‘Robo-signing’ points to misaligned incentives in mortgage servicing, Federal Deposit Insurance Corp. (FDIC) Chairwoman Sheila C. Bair told the Urban Land Institute Wednesday.
‘Because the pricing of mortgage securitization deals did not adequately provide for special servicing, servicers were not funded or adequately staffed to address problems,’ Bair said. ‘Not only that, servicers are often required to advance principal and interest on nonperforming loans to securitization trusts – but are quickly reimbursed for foreclosure costs. These incentives can have the effect of encouraging foreclosures, while discouraging modifications.’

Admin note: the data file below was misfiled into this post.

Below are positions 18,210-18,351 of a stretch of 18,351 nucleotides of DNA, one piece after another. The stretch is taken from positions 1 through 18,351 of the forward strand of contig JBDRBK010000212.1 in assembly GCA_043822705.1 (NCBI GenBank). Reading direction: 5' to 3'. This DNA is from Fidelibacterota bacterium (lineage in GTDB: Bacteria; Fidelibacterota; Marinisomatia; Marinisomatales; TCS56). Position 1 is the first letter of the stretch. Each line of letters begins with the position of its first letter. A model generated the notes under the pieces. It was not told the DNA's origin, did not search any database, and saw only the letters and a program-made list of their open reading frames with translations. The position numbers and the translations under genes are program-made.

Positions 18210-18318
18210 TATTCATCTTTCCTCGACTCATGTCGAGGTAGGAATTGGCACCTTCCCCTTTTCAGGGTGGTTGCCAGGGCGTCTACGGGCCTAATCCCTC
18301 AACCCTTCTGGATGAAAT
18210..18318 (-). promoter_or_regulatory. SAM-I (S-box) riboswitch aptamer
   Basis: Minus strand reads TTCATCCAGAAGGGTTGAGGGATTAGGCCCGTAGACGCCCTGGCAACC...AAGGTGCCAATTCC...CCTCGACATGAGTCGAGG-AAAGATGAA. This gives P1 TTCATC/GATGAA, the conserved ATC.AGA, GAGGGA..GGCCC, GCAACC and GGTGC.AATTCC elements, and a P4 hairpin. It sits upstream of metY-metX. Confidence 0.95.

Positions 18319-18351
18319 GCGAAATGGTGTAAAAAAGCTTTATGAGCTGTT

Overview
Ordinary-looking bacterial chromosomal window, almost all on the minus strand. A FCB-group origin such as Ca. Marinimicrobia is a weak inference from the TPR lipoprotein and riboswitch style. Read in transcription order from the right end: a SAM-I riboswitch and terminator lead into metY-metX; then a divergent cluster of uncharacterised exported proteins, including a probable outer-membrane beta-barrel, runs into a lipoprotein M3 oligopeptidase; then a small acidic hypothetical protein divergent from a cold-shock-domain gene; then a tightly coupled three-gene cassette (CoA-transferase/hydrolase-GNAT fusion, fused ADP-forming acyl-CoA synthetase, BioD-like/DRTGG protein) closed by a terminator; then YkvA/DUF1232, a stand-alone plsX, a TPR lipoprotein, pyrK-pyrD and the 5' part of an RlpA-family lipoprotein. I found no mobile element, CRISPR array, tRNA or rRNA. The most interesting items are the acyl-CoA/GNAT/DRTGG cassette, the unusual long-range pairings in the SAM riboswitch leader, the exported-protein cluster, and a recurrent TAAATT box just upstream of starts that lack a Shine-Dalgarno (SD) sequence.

Bair said a rule on securitizations that was recently adopted by the FDIC requires the issue of servicer incentives to be addressed. Further, the rule addresses what she called a recurring problem in servicing: the obligation for servicers to advance payments missed by borrowers.
‘Under most current servicing agreements, this obligation has the effect of accelerating foreclosures as servicers seek to recover these payments by selling the home,’ Bair said. The new FDIC rule, which is limited to banks, limits advances to three payments unless repayment to the servicer is not contingent on foreclosure.
SOURCE: Federal Deposit Insurance Corp.